Journal Article
Meta-Analysis
Research Support, Non-U.S. Gov't
Review
Add like
Add dislike
Add to saved papers

Systemic antibiotics for symptomatic apical periodontitis and acute apical abscess in adults.

BACKGROUND: Dental pain can have a detrimental effect on quality of life. Symptomatic apical periodontitis and acute apical abscess are common causes of dental pain and arise from an inflamed or necrotic dental pulp, or infection of the pulpless root canal system. Clinical guidelines recommend that the first-line treatment for these conditions should be removal of the source of inflammation or infection by local operative measures, and that systemic antibiotics are currently only recommended for situations where there is evidence of spreading infection (cellulitis, lymph node involvement, diffuse swelling) or systemic involvement (fever, malaise). Despite this, there is evidence that dentists frequently prescribe antibiotics in the absence of these signs. There is concern that this could contribute to the development of antibiotic-resistant bacteria. This review is the second update of the original version first published in 2014.

OBJECTIVES: To evaluate the effects of systemic antibiotics provided with or without surgical intervention (such as extraction, incision and drainage of a swelling, or endodontic treatment), with or without analgesics, for symptomatic apical periodontitis and acute apical abscess in adults.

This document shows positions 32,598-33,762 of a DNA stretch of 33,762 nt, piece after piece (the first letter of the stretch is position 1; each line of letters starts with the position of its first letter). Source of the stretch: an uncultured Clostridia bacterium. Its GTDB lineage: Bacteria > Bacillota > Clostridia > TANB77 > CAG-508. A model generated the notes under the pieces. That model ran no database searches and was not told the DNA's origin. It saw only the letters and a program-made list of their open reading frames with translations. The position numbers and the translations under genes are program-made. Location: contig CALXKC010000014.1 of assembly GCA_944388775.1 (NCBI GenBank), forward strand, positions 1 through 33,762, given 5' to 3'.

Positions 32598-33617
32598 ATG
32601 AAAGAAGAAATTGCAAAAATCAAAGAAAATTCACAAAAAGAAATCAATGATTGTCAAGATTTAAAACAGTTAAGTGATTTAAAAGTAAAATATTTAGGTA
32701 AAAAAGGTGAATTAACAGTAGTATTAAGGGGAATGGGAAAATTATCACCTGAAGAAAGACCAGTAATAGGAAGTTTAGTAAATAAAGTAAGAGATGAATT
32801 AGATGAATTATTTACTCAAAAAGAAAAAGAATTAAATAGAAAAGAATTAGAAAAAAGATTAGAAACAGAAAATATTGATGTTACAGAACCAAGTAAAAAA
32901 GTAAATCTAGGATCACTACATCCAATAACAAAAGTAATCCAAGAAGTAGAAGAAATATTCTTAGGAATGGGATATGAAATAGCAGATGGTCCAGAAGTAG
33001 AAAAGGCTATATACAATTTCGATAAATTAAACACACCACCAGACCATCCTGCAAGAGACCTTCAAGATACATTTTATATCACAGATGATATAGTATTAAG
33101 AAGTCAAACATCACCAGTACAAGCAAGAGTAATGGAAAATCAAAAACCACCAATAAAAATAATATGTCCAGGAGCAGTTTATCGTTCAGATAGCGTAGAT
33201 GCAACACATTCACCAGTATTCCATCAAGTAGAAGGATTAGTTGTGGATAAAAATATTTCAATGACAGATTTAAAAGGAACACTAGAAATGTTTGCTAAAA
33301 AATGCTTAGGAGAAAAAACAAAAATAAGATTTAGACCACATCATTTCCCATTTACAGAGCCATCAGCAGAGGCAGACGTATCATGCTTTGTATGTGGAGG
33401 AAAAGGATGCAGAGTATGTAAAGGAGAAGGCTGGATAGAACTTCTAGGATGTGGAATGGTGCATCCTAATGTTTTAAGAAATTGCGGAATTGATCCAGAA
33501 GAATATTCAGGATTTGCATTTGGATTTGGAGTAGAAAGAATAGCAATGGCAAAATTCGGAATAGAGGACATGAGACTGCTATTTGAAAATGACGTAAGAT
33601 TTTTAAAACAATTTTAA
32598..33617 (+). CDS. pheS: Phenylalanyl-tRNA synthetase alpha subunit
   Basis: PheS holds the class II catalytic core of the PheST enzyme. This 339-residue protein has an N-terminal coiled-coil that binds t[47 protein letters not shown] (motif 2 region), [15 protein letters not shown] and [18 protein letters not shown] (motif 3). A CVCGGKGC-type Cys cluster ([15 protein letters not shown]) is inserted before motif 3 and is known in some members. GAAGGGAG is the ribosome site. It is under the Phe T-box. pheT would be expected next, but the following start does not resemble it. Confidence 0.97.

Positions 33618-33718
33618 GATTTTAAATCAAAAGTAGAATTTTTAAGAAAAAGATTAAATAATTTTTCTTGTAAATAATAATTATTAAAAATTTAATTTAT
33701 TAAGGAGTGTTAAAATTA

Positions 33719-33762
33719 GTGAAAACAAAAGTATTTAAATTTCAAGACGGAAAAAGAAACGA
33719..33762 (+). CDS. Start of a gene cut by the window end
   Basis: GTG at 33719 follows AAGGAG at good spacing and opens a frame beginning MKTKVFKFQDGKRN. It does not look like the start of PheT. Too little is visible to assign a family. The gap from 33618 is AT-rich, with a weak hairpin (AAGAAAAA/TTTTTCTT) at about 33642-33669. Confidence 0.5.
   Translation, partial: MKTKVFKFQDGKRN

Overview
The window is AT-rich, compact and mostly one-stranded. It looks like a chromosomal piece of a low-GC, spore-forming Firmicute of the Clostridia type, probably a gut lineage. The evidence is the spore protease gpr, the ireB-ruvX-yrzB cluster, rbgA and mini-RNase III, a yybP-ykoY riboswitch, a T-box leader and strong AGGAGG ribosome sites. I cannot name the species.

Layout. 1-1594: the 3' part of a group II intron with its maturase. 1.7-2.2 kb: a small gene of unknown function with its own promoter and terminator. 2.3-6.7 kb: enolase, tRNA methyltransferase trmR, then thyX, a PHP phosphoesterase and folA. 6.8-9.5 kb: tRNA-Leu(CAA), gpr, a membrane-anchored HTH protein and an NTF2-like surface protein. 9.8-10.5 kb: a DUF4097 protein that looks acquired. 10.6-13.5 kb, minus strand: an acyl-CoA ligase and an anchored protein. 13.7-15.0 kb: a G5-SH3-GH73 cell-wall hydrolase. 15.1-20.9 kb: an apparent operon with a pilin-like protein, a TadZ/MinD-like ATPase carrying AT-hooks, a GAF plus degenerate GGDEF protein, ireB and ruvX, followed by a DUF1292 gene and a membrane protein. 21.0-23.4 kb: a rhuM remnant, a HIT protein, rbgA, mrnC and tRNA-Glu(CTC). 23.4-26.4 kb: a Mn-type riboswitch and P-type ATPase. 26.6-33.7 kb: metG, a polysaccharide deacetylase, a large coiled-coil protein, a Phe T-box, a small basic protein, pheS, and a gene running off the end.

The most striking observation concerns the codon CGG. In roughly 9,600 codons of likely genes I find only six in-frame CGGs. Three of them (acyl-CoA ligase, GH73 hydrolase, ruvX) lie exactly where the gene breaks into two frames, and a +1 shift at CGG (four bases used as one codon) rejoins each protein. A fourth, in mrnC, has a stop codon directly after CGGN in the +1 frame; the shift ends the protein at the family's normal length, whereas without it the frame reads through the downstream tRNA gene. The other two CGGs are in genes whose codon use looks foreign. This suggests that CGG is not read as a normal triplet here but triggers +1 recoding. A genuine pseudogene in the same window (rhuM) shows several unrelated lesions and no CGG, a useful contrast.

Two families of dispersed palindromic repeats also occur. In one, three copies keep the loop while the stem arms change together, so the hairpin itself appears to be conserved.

SEARCH METHODS: We searched Cochrane Oral Health's Trials Register (26 February 2018 (discontinued)), CENTRAL (2022, Issue 10), MEDLINE Ovid (23 November 2022), Embase Ovid (23 November 2022), CINAHL EBSCO (25 November 2022) and two trials registries, and performed a grey literature search. There were no restrictions on language or date of publication.

SELECTION CRITERIA: Randomised controlled trials of systemic antibiotics in adults with a clinical diagnosis of symptomatic apical periodontitis or acute apical abscess, with or without surgical intervention (considered in this situation to be extraction, incision and drainage, or endodontic treatment) and with or without analgesics.

DATA COLLECTION AND ANALYSIS: Two review authors independently screened the results of the searches against inclusion criteria, extracted data and assessed risk of bias. We used a fixed-effect model in the meta-analysis as there were fewer than four studies. We contacted study authors to request missing information. We used GRADE criteria to assess the certainty of the evidence.